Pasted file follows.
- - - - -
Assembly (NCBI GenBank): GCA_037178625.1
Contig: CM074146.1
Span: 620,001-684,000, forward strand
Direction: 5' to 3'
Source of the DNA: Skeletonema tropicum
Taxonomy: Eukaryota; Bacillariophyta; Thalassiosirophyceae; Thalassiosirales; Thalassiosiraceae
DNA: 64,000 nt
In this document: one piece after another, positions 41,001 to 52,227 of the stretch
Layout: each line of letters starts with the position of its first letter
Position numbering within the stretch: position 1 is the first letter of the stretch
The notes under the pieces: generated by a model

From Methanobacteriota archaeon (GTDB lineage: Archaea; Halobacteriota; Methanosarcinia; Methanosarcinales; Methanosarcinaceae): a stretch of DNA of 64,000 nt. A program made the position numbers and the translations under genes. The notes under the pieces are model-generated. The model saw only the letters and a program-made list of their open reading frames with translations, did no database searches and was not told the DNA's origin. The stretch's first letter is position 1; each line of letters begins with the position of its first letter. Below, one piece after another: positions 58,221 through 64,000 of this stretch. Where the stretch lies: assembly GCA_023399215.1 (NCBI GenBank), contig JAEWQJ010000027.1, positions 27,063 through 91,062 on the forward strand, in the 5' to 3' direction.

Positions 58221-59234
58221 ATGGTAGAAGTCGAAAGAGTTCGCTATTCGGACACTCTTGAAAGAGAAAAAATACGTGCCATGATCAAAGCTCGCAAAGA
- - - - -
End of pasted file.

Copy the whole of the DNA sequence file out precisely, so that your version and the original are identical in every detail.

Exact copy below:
Assembly (NCBI GenBank): GCA_037178625.1
Contig: CM074146.1
Span: 620,001-684,000, forward strand
Direction: 5' to 3'
Source of the DNA: Skeletonema tropicum
Taxonomy: Eukaryota; Bacillariophyta; Thalassiosirophyceae; Thalassiosirales; Thalassiosiraceae
DNA: 64,000 nt
In this document: one piece after another, positions 41,001 to 52,227 of the stretch
Layout: each line of letters starts with the position of its first letter
Position numbering within the stretch: position 1 is the first letter of the stretch
The notes under the pieces: generated by a model

From Methanobacteriota archaeon (GTDB lineage: Archaea; Halobacteriota; Methanosarcinia; Methanosarcinales; Methanosarcinaceae): a stretch of DNA of 64,000 nt. A program made the position numbers and the translations under genes. The notes under the pieces are model-generated. The model saw only the letters and a program-made list of their open reading frames with translations, did no database searches and was not told the DNA's origin. The stretch's first letter is position 1; each line of letters begins with the position of its first letter. Below, one piece after another: positions 58,221 through 64,000 of this stretch. Where the stretch lies: assembly GCA_023399215.1 (NCBI GenBank), contig JAEWQJ010000027.1, positions 27,063 through 91,062 on the forward strand, in the 5' to 3' direction.

Positions 58221-59234
58221 ATGGTAGAAGTCGAAAGAGTTCGCTATTCGGACACTCTTGAAAGAGAAAAAATACGTGCCATGATCAAAGCTCGCAAAGA